Few plants are more illustrative of the Easter season than bulbs. Among them all, few bulbs have created more passion than tulips. Tulips, you know, emerge from beneath the earth, where they are hidden in the fall of the year, to clothe themselves in glorious life during the spring. This is the great pleasure that a gardener has when he puts a bulb in the ground. He forgets it. Almost as if it had died to him and he to it, it passes from memory. But in the spring, in the Easter Season, it emerges. Just like in the Resurrection. Yes, when mankind looks on death, he has a primordial hope that death will not have the final say; and when the Resurrection comes, somewhere deep in his psyche, he perceives it will be glorious. The bloom of tulips in the spring are living pictures of man’s hope.

Just a single example-my older daughter Anna, then five years old, was in the car with us as my wife and I were driving along Starr Avenue one Sunday morning. We stopped at the light right there at Clark Boulevard where it dead-ends at Christ Episcopal Church. It was a beautiful spring morning as we waited for the light to turn green, and Robert Rogers (former head of SFA grounds) had planted tulips there on the boulevard in a great mass of color. They were absolutely perfect in every way. At the sight of them, my sweet little daughter gasped with delight. At that very moment, my daughter saw something more beautiful than she had ever seen before. The sight of those tulips literally took her breath away. That bit of gardening reached right down into her psyche and satisfied a need for beauty that she didn’t even know she had.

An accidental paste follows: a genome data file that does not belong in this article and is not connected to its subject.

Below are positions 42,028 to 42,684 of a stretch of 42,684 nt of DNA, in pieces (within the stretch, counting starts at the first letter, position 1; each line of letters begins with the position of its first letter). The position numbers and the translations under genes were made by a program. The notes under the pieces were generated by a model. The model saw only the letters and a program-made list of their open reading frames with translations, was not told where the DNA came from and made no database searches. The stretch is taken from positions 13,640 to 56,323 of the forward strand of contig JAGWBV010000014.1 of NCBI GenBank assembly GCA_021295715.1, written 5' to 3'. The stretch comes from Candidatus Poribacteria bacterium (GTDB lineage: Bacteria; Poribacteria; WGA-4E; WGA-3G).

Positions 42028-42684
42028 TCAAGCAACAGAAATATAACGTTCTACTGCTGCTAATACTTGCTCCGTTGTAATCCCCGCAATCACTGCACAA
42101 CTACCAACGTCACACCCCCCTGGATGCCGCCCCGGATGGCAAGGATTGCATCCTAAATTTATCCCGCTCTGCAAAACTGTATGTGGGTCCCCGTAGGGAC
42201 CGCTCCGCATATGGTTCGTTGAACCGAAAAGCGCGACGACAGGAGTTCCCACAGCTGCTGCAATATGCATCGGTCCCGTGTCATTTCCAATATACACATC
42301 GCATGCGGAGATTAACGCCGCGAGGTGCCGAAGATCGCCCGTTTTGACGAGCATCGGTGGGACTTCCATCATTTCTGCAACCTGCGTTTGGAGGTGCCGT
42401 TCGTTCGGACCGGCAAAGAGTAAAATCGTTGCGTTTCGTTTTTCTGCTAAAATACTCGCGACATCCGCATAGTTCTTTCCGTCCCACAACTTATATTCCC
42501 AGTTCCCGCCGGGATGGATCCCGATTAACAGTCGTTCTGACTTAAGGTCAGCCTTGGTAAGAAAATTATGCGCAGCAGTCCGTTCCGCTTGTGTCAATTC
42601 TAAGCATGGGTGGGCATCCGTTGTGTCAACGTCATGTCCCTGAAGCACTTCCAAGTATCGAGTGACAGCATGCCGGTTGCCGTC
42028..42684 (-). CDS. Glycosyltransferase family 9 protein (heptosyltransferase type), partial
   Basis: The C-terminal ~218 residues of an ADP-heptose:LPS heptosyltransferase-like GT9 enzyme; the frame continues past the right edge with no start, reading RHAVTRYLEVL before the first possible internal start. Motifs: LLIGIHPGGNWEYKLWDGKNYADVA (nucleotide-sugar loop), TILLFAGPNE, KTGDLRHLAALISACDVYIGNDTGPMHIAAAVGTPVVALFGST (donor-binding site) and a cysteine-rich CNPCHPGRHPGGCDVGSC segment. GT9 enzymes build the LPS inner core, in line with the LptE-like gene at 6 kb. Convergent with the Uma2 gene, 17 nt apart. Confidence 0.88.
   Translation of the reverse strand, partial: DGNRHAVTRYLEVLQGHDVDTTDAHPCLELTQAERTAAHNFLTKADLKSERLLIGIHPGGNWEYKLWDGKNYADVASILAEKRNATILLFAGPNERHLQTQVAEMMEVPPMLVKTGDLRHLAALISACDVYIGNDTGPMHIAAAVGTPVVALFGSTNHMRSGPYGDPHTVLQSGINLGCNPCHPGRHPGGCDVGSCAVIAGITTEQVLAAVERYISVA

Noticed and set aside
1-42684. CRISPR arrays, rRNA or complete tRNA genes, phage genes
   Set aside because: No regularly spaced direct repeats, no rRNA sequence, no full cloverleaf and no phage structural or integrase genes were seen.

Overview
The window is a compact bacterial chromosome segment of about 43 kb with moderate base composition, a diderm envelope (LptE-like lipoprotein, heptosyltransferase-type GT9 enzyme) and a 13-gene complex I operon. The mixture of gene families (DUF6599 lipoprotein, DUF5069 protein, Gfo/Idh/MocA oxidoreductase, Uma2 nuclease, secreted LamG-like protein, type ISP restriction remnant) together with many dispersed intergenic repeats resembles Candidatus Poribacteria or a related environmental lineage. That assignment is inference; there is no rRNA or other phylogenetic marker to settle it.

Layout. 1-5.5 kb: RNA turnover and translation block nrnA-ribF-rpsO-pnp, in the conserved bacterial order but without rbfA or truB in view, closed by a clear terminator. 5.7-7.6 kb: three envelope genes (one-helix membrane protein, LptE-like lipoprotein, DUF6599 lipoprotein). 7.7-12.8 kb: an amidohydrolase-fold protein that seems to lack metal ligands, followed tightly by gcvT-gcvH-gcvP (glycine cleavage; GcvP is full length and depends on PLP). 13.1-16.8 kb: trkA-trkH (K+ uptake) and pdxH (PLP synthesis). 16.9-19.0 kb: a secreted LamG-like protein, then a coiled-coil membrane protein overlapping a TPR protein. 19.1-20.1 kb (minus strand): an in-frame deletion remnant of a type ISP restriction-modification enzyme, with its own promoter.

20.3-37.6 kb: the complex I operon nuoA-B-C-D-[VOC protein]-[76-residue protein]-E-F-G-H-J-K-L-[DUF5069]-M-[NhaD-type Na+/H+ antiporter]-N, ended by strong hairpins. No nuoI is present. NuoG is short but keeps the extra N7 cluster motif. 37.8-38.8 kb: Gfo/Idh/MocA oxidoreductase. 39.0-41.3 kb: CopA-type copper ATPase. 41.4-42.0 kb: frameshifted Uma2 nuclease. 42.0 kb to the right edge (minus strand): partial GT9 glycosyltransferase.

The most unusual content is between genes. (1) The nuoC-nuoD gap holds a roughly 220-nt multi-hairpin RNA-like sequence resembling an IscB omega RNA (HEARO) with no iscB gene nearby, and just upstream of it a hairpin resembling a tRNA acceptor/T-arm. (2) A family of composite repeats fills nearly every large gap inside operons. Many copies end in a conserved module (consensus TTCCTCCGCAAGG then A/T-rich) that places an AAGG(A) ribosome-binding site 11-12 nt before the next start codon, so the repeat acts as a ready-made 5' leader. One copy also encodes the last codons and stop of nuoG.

Somehow, I think the Resurrection will be like that. This drab world will be changed (much like winter turns to glorious spring and summer). Is the beauty of a blooming tulip a parable, a cipher for the Resurrection? Is there something so beautiful coming that, when we finally see it, we will gasp at its beauty?

I hope this Easter weekend you get out in the garden or drive about town to see the bulbs blooming- new life emerging. When the gardener laid the bulbs into the earth months ago, he did it in hope. We, too, when we lay our loved ones down, do it in hope as well.

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